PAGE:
Divine Providence is the means by which God leads his creatures to their destined end. To thwart or reject this movement, is to risk the attainment of one’s destiny. Man is assured of Providential guidance, if, in conformity with the will of God, he faithfully observes His divine law.
With this in mind, the plays comprising the two-part Tug of War exist in a pattern of prophecy and fulfillment. University of Chicago Shakespearean expert David Bevington reminds us that prophecy serves “not to allow human beings to escape their destiny, which is unavoidable but to give them the opportunity to perceive at last the pattern of divine justice. The audience realizes that prophecy is divine warning too often unheeded by foolish human beings, and acknowledges the necessity of a fulfillment that is tragic and dispiriting but also comforting to the extent that it shows heaven to be just.”[i]
In Angel with Horns A.P. Rossiter has argued that the early history plays constitute a kind of state “morality play”, in which the forces of good and evil struggle for the soul of the heroine, in this case, the beleaguered England. In this light, with the concluding play, Richard III,
“in Providential terms, Richard can be seen as the result of a divine play in which evil ironically has a place in a larger scheme of things that is ultimately benign… Richard ultimately serves the righteous purpose of divine Providence in human affairs. He functions…as a scourge of God, whose plots or tyranny are permitted in order to bring just retribution upon offenders of the moral law…Evil is seen at last as something through which good triumphs, in English history, as in the story of humankind’s fall and a restoration by divine grace.”[ii]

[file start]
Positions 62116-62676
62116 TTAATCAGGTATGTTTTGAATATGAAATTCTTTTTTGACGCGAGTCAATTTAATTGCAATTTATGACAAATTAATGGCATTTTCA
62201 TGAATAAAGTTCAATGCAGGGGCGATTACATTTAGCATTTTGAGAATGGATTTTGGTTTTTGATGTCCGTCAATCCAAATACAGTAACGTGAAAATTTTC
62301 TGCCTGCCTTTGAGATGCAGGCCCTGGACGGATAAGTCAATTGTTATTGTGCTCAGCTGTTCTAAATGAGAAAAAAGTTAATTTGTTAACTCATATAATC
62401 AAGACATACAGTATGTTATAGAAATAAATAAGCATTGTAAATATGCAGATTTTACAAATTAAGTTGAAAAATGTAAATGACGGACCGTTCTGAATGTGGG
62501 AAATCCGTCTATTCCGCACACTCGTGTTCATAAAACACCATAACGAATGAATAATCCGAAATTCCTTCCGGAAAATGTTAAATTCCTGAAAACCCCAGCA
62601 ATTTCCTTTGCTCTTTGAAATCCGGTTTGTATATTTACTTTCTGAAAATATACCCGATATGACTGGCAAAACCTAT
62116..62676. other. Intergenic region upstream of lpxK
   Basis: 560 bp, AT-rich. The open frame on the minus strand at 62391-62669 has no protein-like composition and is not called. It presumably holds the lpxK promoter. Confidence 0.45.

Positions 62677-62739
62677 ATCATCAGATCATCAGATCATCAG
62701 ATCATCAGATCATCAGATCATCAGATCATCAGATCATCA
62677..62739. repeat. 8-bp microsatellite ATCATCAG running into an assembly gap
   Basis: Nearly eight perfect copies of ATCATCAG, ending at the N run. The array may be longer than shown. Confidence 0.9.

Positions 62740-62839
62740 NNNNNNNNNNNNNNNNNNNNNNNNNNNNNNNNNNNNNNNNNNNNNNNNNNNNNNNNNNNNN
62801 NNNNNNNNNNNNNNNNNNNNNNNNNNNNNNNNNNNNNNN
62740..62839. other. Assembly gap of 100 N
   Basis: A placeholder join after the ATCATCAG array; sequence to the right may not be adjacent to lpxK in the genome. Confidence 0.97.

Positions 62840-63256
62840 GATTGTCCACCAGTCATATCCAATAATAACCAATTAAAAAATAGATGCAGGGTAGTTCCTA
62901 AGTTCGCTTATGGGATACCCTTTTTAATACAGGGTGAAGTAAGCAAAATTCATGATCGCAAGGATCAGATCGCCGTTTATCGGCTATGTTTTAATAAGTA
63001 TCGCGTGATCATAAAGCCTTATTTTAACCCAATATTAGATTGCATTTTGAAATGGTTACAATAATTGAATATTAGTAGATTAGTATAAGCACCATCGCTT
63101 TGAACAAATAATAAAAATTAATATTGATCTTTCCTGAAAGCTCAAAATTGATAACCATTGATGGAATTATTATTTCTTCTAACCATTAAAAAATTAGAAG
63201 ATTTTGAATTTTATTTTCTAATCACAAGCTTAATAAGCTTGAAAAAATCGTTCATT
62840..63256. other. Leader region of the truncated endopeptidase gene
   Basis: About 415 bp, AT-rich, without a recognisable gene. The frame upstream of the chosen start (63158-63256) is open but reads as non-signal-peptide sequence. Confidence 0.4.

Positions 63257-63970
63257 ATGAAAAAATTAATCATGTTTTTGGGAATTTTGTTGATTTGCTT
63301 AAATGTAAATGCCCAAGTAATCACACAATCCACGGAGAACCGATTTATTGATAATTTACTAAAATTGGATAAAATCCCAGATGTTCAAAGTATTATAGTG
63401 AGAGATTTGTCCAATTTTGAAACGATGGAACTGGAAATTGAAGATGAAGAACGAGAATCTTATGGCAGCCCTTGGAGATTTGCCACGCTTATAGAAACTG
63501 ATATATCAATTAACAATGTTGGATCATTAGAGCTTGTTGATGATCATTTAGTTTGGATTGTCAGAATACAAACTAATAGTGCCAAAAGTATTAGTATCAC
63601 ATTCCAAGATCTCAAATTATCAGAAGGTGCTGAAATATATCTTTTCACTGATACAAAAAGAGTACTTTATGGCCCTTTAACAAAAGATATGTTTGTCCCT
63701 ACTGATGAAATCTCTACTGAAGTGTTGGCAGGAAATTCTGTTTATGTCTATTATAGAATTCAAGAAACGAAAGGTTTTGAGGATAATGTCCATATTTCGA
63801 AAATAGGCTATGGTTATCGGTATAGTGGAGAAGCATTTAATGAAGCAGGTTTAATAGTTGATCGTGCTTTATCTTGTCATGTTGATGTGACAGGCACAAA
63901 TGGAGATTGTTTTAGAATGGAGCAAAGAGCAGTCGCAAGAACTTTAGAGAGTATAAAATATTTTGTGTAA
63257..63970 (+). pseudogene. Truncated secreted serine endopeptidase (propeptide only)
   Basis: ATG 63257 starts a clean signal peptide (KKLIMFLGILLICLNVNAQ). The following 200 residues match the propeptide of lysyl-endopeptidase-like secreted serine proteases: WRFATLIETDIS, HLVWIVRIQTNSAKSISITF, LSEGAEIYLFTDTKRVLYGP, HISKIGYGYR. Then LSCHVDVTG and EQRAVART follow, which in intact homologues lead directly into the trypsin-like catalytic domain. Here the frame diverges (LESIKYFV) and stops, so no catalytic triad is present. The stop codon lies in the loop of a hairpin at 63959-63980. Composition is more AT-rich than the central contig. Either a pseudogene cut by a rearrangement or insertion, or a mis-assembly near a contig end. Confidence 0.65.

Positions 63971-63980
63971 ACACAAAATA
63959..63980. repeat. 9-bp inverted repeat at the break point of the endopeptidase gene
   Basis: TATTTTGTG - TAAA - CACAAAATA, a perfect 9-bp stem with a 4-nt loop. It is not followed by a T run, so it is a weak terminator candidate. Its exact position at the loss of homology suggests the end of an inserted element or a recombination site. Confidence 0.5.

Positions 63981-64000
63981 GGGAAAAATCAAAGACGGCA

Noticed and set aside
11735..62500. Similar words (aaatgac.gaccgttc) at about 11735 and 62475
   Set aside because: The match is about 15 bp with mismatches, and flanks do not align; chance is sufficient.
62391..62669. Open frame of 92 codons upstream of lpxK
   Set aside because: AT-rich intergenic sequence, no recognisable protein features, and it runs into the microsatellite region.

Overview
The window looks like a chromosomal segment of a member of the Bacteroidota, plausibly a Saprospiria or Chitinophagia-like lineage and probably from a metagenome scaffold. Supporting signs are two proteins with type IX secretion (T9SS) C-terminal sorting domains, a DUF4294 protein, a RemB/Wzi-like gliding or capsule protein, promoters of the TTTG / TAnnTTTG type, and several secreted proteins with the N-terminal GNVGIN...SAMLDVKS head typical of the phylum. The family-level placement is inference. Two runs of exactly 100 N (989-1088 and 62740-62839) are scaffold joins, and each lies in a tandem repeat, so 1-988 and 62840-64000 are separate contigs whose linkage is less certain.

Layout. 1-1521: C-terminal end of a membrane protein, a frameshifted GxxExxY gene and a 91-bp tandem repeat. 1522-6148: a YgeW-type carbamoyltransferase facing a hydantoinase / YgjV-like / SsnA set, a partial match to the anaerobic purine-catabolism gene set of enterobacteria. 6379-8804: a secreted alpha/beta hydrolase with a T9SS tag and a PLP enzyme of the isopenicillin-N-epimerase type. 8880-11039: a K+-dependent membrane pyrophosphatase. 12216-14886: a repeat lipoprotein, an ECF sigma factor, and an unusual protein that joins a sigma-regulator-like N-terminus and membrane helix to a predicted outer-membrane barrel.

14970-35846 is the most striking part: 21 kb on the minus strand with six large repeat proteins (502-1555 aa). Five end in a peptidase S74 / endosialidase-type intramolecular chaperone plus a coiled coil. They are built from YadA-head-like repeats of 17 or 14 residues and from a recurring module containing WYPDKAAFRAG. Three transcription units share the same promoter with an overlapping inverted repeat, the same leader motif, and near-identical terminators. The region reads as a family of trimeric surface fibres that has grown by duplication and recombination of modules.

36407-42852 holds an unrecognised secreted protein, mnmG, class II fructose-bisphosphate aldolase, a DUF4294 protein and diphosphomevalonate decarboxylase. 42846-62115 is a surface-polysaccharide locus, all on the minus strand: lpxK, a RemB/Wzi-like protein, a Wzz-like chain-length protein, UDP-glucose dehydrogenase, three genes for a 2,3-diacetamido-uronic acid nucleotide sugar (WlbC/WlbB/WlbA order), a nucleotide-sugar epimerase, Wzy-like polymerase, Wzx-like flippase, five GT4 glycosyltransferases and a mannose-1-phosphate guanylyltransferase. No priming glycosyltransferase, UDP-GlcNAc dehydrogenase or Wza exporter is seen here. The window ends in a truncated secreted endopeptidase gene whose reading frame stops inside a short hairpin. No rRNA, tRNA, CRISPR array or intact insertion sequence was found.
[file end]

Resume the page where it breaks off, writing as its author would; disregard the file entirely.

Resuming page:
The Providential view of history is central to America’s understanding of herself as well, nowhere more eloquently articulated than in Lincoln’s Second Inaugural Address:
The Almighty has His own purposes. “Woe unto the world because of offences! for it must needs be that offences come; but woe to that man by whom the offence cometh!” If we shall suppose that American Slavery is one of those offences which, in the providence of God, must needs come, but which, having continued through His appointed time, He now wills to remove, and that He gives to both North and South, this terrible war, as the woe due to those by whom the offence came, shall we discern therein any departure from those divine attributes which the believers in a Living God always ascribe to Him? Fondly do we hope — fervently do we pray — that this mighty scourge of war may speedily pass away. Yet, if God wills that it continue, until all the wealth piled by the bond-man’s two hundred and fifty years of unrequited toil shall be sunk, and until every drop of blood drawn with the lash, shall be paid by another drawn with the sword, as was said three thousand years ago, so still it must be said “the judgments of the Lord, are true and righteous altogether